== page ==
I’m suggesting that there are six spokes of our song sheet/wheel. These six basic tenets are not a just a philosophy, process or system, they are a ‘way’. For ease of reference I’m going to call it The Milland way. They are Observation, Intervention, Communication, Immunisation, The Cathartic Experience, and finally, ‘What’s the best or worst that can happen’? With a little further explanation it quickly becomes apparent that we do these things already. We’ve already taken ownership of the things in our cupboard. Entertaining the idea of the song sheet and a further metaphor, we can, if we so wish, empty it out, look at things again, discard what we don’t need, and put it all back in a way we can get at them when we need to. Before I get down to some specific examples I’d just like to point out two things. Firstly, our national economy seems to be dictated by both our individual and collective mood. If we’re worried, we don’t buy, invest or invent. If the financial markets are worried they turn their backs on us and the institutions we rely on. We know this, and so we obviously need to start thinking outside the box.
Here’s a ridiculous idea for you.
Thanking somebody when they have stopped for you at a Zebra Crossing is one of myriad routes to economic success. A ludicrous thought at first. But let’s assume I’m the driver of the car who’s just pulled up at the Zebra crossing to stop for somebody. They walk across and don’t bother acknowledging my self-imposed delay. Should they thank me by law? No, by law I should have stopped. Is it polite to thank the driver? Yes, it’s how I was brung up. Does it get to me. Yes, a tiny weeny bit. How do I feel if they do thank me? It lifts me a little. If a youngster thanks me, it lifts me a lot. In other words, if my numerous other daily interactions with my fellow citizens lifts me a little, I am going to be happier. And if I’m happier etc…..extrapolate. Multiply this tiny example by a billion and I hope you’re beginning to see where I’m going. If the pedestrian was familiar with The Milland Way and the six tenets, they would acknowledge that the driver is fulfilling their part of the drivers code (Observation). They don’t normally thank the driver because they’re exercising their legal right, but this time they’re going to (Intervention). They thank the driver (Communication). They’ve heard that even the smallest of actions can have an accumulative effect on the big picture (Immunisation). They are going to be absolutely honest with themselves about what they want society to be and their part in it (The Cathartic Experience). They move on. Maybe nothing has happened, but there again, maybe it has (What’s the best or worst that can happen?). At the very least there may have been an acknowledgement by all concerned that ‘we’re all in this together’. With a little bit of practice one can map the six tenets onto a thousand different scenarios.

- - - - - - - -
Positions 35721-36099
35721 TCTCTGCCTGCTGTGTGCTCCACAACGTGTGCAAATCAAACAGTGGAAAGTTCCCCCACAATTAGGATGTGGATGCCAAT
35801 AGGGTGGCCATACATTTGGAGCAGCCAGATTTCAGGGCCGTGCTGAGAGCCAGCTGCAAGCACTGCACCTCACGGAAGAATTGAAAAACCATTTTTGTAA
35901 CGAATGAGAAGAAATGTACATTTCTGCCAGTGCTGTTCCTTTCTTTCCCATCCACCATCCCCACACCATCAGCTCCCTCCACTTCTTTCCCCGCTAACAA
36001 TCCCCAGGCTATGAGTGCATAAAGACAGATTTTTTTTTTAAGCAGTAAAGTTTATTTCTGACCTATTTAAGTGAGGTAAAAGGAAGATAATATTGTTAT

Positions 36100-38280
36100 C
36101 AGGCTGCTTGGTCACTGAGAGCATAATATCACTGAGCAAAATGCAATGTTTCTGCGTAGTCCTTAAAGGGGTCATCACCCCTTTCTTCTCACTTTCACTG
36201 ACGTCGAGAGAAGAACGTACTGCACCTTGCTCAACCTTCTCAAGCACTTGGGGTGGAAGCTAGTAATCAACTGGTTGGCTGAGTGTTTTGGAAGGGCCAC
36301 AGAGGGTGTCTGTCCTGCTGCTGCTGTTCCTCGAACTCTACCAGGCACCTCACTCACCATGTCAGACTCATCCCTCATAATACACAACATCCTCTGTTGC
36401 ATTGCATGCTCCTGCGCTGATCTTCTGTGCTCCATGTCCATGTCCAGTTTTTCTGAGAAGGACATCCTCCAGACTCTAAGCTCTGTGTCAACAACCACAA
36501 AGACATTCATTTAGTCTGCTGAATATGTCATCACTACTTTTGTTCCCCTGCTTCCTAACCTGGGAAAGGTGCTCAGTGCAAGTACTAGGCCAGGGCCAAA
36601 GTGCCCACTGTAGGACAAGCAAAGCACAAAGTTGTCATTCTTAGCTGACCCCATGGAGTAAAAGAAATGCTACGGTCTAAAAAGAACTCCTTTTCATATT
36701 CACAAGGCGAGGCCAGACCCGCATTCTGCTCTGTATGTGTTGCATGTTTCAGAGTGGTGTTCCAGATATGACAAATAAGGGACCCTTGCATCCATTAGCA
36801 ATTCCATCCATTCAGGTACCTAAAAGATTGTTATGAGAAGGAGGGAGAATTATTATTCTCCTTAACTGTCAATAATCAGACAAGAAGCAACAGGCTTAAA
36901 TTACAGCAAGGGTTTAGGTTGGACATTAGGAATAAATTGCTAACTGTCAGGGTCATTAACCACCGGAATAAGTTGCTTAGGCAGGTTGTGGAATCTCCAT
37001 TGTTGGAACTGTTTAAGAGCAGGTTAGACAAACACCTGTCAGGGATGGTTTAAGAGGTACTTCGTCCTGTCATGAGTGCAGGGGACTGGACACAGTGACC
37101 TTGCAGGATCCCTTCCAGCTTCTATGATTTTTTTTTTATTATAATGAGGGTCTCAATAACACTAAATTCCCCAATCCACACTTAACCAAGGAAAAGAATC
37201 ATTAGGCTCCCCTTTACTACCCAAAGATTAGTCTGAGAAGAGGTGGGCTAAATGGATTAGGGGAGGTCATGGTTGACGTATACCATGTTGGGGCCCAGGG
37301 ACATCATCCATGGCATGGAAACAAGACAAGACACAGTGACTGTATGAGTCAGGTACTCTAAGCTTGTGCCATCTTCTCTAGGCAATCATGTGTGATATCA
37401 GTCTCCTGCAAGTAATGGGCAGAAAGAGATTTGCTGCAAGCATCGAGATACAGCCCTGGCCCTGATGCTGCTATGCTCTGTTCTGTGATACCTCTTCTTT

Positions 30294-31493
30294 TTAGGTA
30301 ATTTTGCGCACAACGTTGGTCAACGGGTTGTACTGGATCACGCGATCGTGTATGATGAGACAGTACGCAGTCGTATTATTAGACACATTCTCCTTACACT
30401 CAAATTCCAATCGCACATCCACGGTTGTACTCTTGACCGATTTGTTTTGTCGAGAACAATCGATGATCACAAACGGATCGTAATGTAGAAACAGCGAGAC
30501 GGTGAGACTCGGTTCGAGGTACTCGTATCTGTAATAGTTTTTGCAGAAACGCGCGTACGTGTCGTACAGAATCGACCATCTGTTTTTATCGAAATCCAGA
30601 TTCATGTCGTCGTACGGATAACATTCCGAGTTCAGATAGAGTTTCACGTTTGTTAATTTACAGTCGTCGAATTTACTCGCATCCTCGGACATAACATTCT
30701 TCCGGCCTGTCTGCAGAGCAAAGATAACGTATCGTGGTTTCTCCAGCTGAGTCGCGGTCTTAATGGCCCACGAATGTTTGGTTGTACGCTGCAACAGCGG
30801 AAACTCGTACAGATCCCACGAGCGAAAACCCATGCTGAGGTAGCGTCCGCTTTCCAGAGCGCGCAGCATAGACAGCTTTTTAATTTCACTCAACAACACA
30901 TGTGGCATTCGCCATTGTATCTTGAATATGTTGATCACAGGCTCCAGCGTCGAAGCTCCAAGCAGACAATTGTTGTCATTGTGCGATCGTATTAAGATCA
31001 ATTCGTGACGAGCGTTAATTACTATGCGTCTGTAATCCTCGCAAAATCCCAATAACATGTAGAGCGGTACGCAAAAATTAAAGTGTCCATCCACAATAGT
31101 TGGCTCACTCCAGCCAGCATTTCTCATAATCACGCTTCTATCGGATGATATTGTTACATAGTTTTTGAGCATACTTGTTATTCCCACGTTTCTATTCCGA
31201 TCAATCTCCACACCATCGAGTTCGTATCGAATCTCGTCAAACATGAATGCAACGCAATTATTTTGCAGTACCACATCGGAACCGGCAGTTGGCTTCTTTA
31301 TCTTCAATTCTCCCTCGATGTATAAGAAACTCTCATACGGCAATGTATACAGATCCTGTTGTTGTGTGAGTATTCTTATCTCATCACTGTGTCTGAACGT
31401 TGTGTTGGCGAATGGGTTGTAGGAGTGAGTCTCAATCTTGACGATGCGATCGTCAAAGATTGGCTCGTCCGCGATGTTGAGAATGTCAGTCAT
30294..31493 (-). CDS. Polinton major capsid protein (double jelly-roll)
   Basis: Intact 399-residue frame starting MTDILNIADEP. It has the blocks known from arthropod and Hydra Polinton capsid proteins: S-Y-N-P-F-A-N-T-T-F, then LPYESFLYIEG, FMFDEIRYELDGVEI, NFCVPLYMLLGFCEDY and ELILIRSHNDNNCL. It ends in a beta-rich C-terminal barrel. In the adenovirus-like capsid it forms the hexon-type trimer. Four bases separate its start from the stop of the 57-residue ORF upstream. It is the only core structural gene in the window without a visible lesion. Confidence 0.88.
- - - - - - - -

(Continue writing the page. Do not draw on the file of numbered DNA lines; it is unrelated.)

Let’s stay with the ludicrous. You’ve had your pint of beer in the pub and you’re up to the legal limit to drive. You pop to the loo before you go but when you get back to bid your farewells, your friend has bought you another pint of beer. Go through the six tenets re the life changes brought about by losing your driving licence, killing somebody, getting killed etc.
A child could be inspired to use the six tenets to become the managing director of their own lives, stop a bully, save a friends’ life by the roadside etc.